Then Dave dives for a fly ball, and the thumb gets hurt, and you can kiss Hack Wilson goodbye. More disturbing is the twist-tie is no longer firmly in our grasp, either. While Kingman is sidelined for the back end of July and the bulk of August, Mike Schmidt makes up an eight-tater deficit and ties Dave, 32-32. Our first National League home run crown, out of the bag and rolling around on the table, is truly up for grabs.

On Saturday, September 4, a game with such powerful implications that a distracted Bar Mitzvah guest slips away to a pay phone for updates via 976-1313 (I had to let the Bar Mitzvah boy, a fellow Mets fan, know what was going on at Shea), sees Schmidt grab the lead, 33-32, when he homers off Nino Espinosa in the sixth inning. But then, in the seventh, Kingman evens the score in the only race that matters, belting his 33rd home run, off Ron Schueler. The Mets win the game, which is swell, but more importantly, considering the 14½ lengths the first-place Phils have on the third-place Mets, Dave is tied for the top in his category.

Little remarked upon if mentioned at all that afternoon was who else Dave Kingman tied when he homered. No. 33 on the year was also No. 69 since he’d been a Met. It had been seven years since 69 embedded itself in our consciousness as the nicest number in the Mets’ numerical lexicon, but there was more to it than world championship echoes. Ron Swoboda, you see, had hit 69 home runs in his Met career. That tidy sum, through September 3, 1976, amounted to the fifth-most in Mets history. The Mets were in their fifteenth season, having spent most of their time copiously avoiding the other side of the fence when at bat. Ed Kranepool had only a month earlier become the first player to hit 100 home runs as a Met. Ed Kranepool was in his fifteenth season, too.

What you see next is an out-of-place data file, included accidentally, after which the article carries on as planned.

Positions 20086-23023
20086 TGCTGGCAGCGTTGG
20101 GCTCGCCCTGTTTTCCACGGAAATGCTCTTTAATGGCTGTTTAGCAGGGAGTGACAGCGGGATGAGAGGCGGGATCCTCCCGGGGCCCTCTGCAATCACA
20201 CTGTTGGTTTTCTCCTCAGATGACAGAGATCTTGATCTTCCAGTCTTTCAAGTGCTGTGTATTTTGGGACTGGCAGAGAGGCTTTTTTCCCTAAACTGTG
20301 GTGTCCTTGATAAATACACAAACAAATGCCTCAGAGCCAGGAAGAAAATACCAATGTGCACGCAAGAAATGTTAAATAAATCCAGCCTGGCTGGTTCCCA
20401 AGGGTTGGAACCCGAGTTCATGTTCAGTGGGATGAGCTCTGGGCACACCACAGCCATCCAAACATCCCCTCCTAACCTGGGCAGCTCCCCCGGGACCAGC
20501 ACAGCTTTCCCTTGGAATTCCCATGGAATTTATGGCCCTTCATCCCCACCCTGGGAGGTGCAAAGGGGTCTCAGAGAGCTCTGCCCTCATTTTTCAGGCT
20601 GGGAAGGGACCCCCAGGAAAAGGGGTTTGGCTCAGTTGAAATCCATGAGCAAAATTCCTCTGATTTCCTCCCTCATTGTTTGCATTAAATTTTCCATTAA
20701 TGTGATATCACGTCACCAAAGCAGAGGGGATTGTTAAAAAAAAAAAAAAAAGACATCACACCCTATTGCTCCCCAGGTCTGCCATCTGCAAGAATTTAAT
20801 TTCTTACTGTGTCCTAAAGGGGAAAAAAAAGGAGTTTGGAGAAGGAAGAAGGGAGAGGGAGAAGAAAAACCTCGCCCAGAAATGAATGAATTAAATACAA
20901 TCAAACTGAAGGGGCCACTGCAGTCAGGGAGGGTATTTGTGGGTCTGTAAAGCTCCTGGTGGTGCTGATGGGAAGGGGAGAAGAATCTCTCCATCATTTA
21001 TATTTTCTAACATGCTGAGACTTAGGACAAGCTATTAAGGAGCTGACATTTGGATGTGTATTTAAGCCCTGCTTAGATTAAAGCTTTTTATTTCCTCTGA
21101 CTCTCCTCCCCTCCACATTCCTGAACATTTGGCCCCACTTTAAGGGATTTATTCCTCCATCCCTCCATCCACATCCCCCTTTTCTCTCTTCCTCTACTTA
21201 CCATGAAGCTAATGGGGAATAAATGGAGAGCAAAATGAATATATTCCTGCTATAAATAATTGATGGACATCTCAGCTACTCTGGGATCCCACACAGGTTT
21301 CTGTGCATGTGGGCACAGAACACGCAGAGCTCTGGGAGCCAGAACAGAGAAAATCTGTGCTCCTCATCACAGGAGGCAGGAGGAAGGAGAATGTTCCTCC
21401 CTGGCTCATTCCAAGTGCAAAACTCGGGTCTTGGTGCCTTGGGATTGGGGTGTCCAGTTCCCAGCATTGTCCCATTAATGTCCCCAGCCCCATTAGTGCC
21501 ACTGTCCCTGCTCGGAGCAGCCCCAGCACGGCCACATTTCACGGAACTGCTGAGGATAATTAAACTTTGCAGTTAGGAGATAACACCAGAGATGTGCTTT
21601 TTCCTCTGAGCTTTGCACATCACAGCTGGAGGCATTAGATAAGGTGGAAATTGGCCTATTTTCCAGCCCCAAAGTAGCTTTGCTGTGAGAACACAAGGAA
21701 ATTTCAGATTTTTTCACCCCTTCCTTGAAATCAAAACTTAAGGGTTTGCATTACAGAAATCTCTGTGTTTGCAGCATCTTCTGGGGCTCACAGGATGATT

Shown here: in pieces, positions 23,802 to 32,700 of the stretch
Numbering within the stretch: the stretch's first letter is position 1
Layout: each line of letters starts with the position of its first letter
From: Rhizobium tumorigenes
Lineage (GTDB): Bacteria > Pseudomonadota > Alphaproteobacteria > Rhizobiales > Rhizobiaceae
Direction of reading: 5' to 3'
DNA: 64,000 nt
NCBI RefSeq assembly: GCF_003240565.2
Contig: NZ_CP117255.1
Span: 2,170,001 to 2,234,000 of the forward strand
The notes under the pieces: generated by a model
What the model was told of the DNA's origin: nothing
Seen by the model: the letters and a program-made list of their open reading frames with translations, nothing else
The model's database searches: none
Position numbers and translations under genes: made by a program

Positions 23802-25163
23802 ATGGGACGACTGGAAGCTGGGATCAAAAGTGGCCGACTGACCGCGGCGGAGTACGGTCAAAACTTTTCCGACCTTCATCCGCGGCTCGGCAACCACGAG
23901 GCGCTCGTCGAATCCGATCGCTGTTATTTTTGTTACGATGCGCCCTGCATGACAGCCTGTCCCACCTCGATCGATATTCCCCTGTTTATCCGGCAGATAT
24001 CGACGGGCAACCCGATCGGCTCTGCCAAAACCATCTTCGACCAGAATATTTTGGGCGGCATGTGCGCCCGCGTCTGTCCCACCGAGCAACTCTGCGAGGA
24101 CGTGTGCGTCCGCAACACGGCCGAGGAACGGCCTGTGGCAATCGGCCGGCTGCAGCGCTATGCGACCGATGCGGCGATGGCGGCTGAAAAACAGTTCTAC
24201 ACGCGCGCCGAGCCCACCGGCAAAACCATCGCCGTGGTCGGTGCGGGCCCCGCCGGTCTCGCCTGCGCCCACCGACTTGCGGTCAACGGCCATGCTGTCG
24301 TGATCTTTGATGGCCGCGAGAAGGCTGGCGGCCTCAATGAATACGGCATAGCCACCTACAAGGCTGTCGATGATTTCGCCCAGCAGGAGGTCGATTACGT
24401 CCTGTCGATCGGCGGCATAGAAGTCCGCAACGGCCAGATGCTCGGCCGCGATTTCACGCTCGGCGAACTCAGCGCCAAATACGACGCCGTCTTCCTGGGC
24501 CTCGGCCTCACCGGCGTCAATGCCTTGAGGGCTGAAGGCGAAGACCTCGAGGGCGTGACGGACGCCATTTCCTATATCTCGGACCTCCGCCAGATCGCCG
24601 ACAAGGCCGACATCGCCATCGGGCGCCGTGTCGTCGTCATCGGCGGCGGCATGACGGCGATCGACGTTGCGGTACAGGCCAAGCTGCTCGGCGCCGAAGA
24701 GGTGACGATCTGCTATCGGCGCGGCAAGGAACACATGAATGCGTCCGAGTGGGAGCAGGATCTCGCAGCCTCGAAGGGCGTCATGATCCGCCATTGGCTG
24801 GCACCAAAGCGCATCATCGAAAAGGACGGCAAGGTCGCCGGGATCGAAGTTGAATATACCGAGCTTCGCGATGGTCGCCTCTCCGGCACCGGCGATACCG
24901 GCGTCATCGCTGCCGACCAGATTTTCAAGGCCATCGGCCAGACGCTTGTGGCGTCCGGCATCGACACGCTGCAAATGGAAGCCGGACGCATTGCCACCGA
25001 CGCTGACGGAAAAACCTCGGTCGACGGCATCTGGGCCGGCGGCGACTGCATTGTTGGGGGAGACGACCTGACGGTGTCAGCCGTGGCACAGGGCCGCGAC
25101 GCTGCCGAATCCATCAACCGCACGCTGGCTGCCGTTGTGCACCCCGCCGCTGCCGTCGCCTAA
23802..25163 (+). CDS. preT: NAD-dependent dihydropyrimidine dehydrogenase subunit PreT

So you had Krane, you had Cleon Jones (93), you had Tommie Agee (82), you had John Milner (80), and you had Swoboda. That was the Top Five Mets Home Run chart.

Then, on September 4, 1976, you had Kingman politely asking Swoboda to scooch over and share fifth place. Two days after that, at Wrigley Field, Dave decided he wasn’t crazy about sharing and took fifth for himself, launching his 34th homer of the season and the 70th of his Met career. This was your up-to-the-minute franchise home run ranking:

Ed Kranepool 100
Cleon Jones 93
Tommie Agee 82
John Milner 80
Dave Kingman 70

Dave was fifth all by himself, and would remain one of the Top Five Mets sluggers of all time in perpetuity.

Perpetuity covered his departure amid the Midnight Massacre, by which time Kingman — who was edged out by Schmidt for the 1976 crown, 38-37 — had totaled 82 Met home runs; his boom-and-bust exploits as a Padre, an Angel, a Yankee and a Cub following the transactions of June 15, 1977; the return of Sky King in 1981 and the 22 home runs he clouted that strike-shortened season; 1982, when Dave not only tied his own single-season club record of 37, but finally became the first Met to lead the league in a triple-crown category; the 13 he hit in 1983 before Keith Hernandez’s presence made first baseman Dave totally superfluous at Shea; his next act as the A’s DH; the rise of Darryl Strawberry; the emergence of Howard Johnson; the acquisition of Mike Piazza; the sustained if truncated excellence of David Wright; and everything until this current Met trip to California.